The objective of this proposed research is to design, develop, and assess visual analytics technology to support risk assessment and monitoring in an environment characterized by a) high-speed streaming data as well as vast archives of historical data, b) numerous competing or complementary models for capturing patterns of interest, and c) significant societal importance for achieving decisions swiftly. Our target applications are financial risk and fraud analysis, though the resulting technology should be broadly applicable across other domains and problems. We originally broke the project into 5 major tasks: 1. Model Formation: creation of computational methods for extracting patterns and computing models based on streaming data. 2. Model Management: developing methods to annotate and fine tune models, both automatically and with human involvement. 3. Model Change Analysis: creating mechanisms to monitor how well the models fit the data over time and determine when models should be modified or replaced. 4. Model-Driven History Analytics: using compressed versions of historical data, allow users to find and analyze past patterns that are similar to current data and model characteristics. 5. Assessment: involve domain experts in all stages of design, development, and evaluation. In fact, it was the 5th task, continuous involvement of a domain expert, that has led to some modifications in our initially designed set of tasks. Rather than an emphasis on primarily streaming data, we have ended up focusing on time-series data at a coarser granularity (annual, quarterly, monthly, weekly, daily), as this tends to be the resolution at which fraud and risk are best analyzed. Thus a significant part of our activity during year one was to study algorithms and issues within time-series analysis as well as the types of models in current use within the financial analytics community. In particular, we have designed and implemented a number of methods for measuring and visualizing similarities among multivariate time series datasets. Given that each company has hundreds of values associated with it at each time period, we investigated ways of searching this space for interesting patterns. One activity involved designing sequences of views, each with different data and/or models as well as different visual mappings, and having the user identify patterns of interest by selecting them on the screen. We then identified the companies that were most frequently selected as interesting (usually because their behavior, as reflected in the data, diverged from the main population). In each view, the interestingness of each company from previous views is conveyed in the data, and thus companies in the proximity of one or more interesting points could become classified as interesting. This manual search, selection, and scoring inspired us to think more about the importance of associations across multiple models. Another major activity involved the study of ensemble models, where multiple models are used in the analysis of a given dataset. We're interested in how to visualize these multiple models, which may number in the dozens or even hundreds, as well as how to choose which ones are performing best on different regions of the data space. This has led to the study and development of alternate partitioning strategies for the dataset (both automated and user-guided) so that for each partition, one can make a decision about which models are doing well and which aren't.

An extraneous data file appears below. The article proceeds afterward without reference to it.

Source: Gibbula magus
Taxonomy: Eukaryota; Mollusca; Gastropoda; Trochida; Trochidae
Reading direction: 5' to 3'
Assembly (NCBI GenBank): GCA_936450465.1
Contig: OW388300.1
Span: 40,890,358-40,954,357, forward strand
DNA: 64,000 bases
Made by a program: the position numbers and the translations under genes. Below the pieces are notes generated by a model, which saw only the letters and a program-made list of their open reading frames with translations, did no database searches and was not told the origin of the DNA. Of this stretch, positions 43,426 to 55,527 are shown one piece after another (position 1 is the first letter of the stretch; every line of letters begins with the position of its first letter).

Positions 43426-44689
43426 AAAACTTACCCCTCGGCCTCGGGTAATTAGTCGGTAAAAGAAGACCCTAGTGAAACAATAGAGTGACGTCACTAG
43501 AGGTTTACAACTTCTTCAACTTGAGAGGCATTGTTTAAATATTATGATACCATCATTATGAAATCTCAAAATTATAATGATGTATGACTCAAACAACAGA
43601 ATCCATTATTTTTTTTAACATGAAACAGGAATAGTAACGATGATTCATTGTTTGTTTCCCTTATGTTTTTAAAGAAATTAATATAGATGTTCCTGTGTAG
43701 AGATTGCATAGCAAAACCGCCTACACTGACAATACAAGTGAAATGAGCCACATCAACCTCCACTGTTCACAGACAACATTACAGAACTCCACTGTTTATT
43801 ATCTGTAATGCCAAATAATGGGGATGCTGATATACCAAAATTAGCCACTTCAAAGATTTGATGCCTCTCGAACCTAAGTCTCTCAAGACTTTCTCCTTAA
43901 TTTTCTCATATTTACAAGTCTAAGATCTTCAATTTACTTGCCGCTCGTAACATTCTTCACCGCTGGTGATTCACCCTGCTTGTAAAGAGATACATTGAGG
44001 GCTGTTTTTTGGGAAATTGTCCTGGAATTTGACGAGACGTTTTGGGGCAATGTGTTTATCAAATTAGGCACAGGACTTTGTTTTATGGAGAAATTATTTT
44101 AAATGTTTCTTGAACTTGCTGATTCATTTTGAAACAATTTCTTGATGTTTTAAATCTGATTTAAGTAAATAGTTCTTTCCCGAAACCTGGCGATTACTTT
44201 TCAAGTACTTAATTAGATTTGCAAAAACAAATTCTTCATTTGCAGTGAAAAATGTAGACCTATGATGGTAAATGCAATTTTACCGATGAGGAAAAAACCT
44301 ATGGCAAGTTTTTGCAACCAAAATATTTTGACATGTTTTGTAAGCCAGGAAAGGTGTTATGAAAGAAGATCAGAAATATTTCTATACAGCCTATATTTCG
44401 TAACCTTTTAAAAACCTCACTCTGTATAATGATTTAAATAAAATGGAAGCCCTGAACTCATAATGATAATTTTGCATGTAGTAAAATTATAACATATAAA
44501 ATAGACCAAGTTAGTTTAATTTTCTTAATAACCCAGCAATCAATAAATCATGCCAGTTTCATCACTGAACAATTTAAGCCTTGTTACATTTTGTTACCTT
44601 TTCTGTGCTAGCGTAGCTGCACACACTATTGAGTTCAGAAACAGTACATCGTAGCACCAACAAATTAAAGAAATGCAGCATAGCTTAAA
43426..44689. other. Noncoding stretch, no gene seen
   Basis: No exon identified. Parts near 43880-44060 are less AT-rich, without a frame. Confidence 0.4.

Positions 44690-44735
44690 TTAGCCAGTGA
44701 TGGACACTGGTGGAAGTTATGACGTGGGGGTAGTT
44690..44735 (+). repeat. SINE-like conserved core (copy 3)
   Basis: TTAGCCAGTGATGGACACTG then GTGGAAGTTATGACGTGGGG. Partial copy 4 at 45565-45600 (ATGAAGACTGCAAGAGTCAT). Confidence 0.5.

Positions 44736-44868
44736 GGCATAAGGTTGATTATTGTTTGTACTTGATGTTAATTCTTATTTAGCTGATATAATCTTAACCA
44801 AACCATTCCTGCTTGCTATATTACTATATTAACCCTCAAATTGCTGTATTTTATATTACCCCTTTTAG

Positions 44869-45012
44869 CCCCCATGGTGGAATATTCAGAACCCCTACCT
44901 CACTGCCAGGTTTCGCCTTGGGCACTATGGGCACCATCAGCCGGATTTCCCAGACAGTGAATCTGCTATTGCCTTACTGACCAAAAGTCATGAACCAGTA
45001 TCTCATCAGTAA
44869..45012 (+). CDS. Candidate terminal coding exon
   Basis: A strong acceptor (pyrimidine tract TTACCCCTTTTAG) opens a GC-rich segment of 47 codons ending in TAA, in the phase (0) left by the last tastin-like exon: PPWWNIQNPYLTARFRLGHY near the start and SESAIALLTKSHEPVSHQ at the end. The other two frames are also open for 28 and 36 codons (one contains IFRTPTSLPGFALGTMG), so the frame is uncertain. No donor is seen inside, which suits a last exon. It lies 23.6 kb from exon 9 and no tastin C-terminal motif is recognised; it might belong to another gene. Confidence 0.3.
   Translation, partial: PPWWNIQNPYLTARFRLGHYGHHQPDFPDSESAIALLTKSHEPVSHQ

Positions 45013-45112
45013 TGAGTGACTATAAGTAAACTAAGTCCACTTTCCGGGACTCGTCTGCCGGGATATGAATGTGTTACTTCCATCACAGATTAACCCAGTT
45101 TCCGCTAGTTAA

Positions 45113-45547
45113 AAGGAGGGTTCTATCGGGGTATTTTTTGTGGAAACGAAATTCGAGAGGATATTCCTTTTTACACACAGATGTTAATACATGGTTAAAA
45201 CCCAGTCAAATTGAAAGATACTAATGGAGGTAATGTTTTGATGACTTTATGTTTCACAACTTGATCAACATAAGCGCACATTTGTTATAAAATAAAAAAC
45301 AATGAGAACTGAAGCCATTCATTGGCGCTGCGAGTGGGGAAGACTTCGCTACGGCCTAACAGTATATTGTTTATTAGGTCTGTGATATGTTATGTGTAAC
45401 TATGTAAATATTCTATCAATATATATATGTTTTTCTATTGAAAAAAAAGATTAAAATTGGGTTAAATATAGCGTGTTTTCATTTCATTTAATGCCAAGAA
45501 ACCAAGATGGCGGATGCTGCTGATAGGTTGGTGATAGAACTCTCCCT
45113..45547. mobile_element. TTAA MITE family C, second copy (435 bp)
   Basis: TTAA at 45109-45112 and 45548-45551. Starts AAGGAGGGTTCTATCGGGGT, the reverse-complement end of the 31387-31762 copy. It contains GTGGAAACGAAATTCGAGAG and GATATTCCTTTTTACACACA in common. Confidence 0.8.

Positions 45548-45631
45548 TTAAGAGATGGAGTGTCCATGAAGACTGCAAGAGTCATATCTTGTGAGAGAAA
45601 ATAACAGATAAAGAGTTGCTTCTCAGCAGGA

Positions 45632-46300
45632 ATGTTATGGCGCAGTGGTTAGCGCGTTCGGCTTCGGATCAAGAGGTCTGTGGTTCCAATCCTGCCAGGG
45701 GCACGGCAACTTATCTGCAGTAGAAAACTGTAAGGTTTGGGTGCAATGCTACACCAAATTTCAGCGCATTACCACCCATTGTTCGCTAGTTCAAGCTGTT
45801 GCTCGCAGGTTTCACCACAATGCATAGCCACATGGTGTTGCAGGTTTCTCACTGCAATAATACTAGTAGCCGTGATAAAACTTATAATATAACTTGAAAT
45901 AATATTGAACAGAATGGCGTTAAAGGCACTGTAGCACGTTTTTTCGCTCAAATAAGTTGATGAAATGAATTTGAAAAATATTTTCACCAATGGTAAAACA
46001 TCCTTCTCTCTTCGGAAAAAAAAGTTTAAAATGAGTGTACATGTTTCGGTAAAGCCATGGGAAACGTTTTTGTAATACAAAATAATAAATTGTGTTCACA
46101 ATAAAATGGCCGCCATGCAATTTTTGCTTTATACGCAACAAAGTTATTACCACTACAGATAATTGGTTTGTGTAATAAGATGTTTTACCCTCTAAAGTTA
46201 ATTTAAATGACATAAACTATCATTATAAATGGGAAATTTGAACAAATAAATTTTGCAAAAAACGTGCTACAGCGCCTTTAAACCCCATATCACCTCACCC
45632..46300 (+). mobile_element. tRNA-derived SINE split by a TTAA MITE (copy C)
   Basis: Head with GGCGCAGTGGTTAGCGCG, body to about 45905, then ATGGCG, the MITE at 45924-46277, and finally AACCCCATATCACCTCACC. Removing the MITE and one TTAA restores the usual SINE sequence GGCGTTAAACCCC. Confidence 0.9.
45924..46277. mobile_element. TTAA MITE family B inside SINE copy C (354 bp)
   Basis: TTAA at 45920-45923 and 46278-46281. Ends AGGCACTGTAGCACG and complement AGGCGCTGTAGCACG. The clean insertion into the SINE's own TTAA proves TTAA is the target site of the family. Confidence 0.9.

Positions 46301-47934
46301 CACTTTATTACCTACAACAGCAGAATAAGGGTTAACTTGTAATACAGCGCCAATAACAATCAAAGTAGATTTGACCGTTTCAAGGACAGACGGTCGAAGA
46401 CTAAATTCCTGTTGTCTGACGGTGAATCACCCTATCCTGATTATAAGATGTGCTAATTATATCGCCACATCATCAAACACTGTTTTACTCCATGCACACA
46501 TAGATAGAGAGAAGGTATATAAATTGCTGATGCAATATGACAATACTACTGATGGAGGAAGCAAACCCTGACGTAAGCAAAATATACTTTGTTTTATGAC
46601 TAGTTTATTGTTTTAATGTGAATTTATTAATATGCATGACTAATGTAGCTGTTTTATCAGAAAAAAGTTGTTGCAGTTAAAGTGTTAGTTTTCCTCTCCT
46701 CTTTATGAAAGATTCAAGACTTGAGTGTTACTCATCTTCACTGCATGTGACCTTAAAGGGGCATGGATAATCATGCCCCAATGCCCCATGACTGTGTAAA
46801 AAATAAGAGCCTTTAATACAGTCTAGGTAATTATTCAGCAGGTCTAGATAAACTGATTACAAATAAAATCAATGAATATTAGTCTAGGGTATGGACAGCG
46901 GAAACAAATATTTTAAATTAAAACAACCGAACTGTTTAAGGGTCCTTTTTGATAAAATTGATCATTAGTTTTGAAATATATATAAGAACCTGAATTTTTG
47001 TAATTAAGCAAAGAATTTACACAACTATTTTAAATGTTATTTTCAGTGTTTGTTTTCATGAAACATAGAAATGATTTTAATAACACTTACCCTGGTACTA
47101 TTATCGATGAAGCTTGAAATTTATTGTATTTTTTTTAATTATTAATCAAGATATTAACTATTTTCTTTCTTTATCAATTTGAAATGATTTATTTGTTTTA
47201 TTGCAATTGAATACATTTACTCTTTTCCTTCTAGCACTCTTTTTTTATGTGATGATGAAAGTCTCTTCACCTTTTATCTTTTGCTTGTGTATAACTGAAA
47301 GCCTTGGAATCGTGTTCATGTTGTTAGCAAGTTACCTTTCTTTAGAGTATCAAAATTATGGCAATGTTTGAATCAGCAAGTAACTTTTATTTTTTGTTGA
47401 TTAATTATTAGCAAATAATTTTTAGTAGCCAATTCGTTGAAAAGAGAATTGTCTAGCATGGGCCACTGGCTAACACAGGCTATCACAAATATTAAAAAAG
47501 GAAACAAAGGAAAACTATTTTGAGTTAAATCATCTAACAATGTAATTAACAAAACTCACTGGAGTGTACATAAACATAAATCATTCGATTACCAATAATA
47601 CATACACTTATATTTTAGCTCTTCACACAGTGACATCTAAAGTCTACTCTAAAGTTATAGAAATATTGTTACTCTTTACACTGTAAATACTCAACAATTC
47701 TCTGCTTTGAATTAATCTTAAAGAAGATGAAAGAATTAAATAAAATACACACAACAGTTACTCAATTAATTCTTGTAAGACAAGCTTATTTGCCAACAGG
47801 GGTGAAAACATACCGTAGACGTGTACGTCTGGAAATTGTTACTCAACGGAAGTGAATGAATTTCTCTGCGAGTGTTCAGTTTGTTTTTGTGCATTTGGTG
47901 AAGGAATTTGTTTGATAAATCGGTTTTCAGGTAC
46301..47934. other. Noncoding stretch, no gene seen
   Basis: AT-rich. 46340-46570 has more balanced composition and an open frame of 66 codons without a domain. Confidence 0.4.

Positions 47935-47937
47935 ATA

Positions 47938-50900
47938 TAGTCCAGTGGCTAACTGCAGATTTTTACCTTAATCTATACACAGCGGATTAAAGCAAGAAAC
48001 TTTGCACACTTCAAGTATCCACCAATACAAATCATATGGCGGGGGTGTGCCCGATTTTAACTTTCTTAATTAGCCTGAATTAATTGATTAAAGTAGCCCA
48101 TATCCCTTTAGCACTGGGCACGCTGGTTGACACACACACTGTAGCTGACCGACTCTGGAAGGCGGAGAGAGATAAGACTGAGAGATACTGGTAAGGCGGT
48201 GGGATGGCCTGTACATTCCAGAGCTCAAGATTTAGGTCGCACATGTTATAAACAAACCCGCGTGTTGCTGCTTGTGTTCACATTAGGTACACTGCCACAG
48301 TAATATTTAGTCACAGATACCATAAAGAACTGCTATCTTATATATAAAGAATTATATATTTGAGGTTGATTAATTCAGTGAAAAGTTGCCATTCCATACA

Key findings from our work in year 1 include: 1. There are distinct differences among domain analysts regarding global and local analysis. Some are looking only for 'big picture' results - findings that are applicable across an entire population, while others are interested in very local phenomena, namely, they hold only among a small set of very similar objects (for example, companies). We have designed several customized views that support both types of analysis; both in terms of effective grouping and by compact indicators of the relative contribution of an object to a given group's impact factor. We have also developed a number of supporting interactions on these views to enable swift analysis and exploration by an analyst of the displayed groups by re-grouping and adjustment of indicators. 2. We have learned about different classes of fraudulent behaviors as observed in the company context. There are many flavors of fraudulent behavior, including both under-reporting and over-reporting. There are also many factors that can lead to a company's bankruptsy that aren't always included in the data. This makes a purely data-driven automated analysis somewhat limited in the confidence in which one can make an assessment. Clearly, a qualified analyst that knows the domain well is required to be involved in the analysis process. More over, the results of analysis achieved with our tool would help to wither down a large number of companies to a small number of suspicious companies that then should be further explored - by collecting other types of data that may only be gotten by actually visiting the company and getting access to their accounting books. 3. Given that local contextualized versus global models can lead to completely distinct observations, we have designed index structures that produce a compact representation of diverse models. This model index can be used to extract and analyze efficiently rather diverse submodels at interaction speed.